I would guess that your question would refer to the Gentlewoman in Act 5, scene 1 of Macbeth. The rest of your question seems a bit perplexing, since she appears at no other time in the play.
The gentlewoman's role in this act and scene is to establish the lengths to which Lady Macbeth has descended into her guilty madness. Lady Macbeth's night-terrors and sleep-walking would have gone unwitnessed had not the gentlewoman summoned the doctor, it seems. As the scene opens, the Doctor observes that he had been watching for two nights with the gentlewoman upon the gentlewoman's report that Lady Macbeth was troubled and acting strangely. He seems a bit perturbed himself, for Lady Macbeth has failed to appear. However, moments later, Lady Macbeth appears, and she is acting strangely indeed.
What ensues is the 'Out, damned spot!' monologue in which Lady Macbeth seems to relive the night of the murder of Duncan and her grisly part in it (in which she herself collects the blood of Duncan and smears it on the drugged guards - hence bloodying her own hands).
So, you could say that the gentlewoman facilitates the scene - she puts us (and the Doctor) in a position to watch the Lady and gives us the exposition we would need to understand what is happening.
That is her obvious FUNCTION in this act. As for her description?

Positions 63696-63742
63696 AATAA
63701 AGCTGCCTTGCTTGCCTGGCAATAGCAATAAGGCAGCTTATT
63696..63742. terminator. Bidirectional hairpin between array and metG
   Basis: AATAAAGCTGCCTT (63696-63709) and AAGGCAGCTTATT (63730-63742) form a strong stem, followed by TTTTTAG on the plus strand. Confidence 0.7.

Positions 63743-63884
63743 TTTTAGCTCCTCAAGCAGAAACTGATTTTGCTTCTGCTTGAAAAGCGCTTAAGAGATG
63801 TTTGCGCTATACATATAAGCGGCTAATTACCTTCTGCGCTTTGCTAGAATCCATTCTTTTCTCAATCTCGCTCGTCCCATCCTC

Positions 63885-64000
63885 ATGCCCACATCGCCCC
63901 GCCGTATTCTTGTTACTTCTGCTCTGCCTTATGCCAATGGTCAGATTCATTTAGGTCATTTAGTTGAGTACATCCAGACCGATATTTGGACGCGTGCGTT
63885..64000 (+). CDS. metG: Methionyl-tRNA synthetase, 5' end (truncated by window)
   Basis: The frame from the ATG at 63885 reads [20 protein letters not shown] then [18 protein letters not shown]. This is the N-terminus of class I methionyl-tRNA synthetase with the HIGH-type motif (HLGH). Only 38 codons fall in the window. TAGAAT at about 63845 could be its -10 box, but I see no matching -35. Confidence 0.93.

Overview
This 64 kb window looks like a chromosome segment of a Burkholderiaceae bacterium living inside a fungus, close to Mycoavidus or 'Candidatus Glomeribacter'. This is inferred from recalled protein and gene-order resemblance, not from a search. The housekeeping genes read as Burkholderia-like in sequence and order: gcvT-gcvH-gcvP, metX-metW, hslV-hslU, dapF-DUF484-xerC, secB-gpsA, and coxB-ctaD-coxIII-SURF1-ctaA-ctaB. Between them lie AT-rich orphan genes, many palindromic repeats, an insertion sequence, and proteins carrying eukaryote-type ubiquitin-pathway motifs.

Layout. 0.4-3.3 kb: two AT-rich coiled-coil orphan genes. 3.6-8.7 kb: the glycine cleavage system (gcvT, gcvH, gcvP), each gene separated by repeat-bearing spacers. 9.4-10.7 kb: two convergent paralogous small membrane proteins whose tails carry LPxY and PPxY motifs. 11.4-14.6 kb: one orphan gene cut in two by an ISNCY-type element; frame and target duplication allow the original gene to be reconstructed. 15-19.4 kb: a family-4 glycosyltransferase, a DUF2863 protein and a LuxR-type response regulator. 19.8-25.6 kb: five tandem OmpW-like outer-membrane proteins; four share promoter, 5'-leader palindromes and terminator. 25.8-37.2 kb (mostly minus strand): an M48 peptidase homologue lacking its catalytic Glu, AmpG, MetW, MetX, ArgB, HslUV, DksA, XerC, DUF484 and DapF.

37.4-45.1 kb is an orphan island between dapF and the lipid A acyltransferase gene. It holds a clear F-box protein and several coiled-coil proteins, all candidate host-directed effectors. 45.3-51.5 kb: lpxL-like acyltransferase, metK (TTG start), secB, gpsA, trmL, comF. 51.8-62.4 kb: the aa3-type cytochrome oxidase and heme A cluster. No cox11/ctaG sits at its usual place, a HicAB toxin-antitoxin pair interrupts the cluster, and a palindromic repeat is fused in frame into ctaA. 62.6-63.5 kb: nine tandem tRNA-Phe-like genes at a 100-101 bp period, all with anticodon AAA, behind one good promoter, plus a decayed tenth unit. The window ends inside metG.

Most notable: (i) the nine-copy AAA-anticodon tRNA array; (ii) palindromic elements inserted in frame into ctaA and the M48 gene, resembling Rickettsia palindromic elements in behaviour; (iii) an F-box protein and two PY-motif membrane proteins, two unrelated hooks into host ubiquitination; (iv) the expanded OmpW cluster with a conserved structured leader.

1) It must be noted that she would be 'gentle' herself - that is to say that she would be of high status to serve a queen. This is no mere maid.
2) Notice that the gentlewoman shows a mixture of compassion for Lady Macbeth and utter repulsion. The Doctor tells her to scurry away ("go to!") when Lady Macbeth seems to admit to such terrible things. "You have known what you should not" says the Doctor. The gentlewoman seems dismayed that the Lady Macbeth says what she did because she was there at the murder, and the woman cannot even imagine (or is afraid to imagine) what that means Lady Macbeth actually knows. The play on the word 'knows' merely emphasizes the terrible guilt of the Lady that startles both these characters.
The doctor immediately professes that he cannot cure this kind of malady (indeed, not even a priest could do so at this point - there is no real confession happening here, Lady Macbeth is senseless and asleep).
The gentlewoman's response to the monologue, however, is profound. She would not 'have' Lady Macbeth's heart (as black, corrupted, sin-stained as it is, we can imagine) for all of the dignity of her body (the Lady is the queen).
SO... Why ask the question in the first place? What does this all point to?
The gentlewoman, in this case, is not unlike the Greek Chorus. She models for us, the audience, the sort of pity and fear (Aristotle's 'cathartic' emotions proper for Tragedy) that we are compelled to have. She is a gentlewoman herself; like the Greek chorus, she is a representative of a proper class to have a position on the enormity of the crime she has been made witness to. The doctor serves as her counterpart in this, as well, and shares her concern and dismay as we should. She even mentions the very heart of the ancient tragic mode... that it is a Queen, a 'dignified body' that has fallen so low as to be loathesome.